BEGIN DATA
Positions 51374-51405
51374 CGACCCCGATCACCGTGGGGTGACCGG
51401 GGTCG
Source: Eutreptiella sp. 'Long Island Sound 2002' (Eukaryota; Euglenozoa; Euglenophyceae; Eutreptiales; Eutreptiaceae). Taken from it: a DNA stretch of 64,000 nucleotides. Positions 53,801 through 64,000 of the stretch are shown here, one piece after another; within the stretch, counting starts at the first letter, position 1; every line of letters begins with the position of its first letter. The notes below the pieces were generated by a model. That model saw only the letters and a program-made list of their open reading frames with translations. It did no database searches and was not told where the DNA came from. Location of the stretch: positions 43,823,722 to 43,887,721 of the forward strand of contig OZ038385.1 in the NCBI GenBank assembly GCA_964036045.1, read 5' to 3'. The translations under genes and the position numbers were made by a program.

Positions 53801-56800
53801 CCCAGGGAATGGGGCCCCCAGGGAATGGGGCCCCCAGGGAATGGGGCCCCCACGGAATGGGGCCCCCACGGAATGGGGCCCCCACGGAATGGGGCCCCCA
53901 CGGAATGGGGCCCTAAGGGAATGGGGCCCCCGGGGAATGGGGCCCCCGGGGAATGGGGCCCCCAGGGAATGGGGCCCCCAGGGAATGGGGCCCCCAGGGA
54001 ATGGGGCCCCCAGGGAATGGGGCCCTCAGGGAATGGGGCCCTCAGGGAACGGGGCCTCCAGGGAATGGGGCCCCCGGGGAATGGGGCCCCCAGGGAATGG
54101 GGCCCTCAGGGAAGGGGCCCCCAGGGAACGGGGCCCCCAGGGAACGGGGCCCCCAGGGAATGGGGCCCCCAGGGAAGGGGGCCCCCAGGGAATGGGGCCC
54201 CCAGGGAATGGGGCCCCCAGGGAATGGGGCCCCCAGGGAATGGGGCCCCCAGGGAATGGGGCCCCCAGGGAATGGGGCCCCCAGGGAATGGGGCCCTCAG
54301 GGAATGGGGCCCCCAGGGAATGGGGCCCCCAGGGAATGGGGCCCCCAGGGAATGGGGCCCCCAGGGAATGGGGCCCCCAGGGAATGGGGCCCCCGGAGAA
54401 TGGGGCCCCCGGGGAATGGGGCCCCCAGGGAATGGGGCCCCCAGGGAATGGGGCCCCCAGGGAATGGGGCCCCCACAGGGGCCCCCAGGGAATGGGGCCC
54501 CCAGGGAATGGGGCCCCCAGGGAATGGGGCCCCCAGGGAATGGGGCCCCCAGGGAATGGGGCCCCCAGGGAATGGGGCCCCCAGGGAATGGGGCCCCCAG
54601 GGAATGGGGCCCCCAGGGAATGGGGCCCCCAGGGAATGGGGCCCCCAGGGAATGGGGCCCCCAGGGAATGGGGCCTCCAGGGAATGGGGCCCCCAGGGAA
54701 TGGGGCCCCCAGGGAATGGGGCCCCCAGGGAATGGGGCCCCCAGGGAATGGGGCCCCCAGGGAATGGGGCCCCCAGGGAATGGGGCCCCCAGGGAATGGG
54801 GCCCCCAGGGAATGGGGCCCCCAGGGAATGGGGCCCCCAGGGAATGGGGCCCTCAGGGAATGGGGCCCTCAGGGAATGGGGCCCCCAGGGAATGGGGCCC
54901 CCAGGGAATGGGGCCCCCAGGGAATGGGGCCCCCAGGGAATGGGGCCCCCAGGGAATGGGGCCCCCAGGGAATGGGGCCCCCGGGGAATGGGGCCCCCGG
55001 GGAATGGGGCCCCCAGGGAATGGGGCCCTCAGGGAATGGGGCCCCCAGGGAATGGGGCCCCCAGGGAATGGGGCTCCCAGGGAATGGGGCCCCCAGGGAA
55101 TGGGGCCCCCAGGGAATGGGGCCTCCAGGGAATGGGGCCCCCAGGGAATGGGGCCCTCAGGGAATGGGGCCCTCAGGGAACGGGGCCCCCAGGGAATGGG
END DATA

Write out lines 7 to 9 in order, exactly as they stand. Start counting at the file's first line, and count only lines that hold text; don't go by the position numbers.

53901 CGGAATGGGGCCCTAAGGGAATGGGGCCCCCGGGGAATGGGGCCCCCGGGGAATGGGGCCCCCAGGGAATGGGGCCCCCAGGGAATGGGGCCCCCAGGGA
54001 ATGGGGCCCCCAGGGAATGGGGCCCTCAGGGAATGGGGCCCTCAGGGAACGGGGCCTCCAGGGAATGGGGCCCCCGGGGAATGGGGCCCCCAGGGAATGG
54101 GGCCCTCAGGGAAGGGGCCCCCAGGGAACGGGGCCCCCAGGGAACGGGGCCCCCAGGGAATGGGGCCCCCAGGGAAGGGGGCCCCCAGGGAATGGGGCCC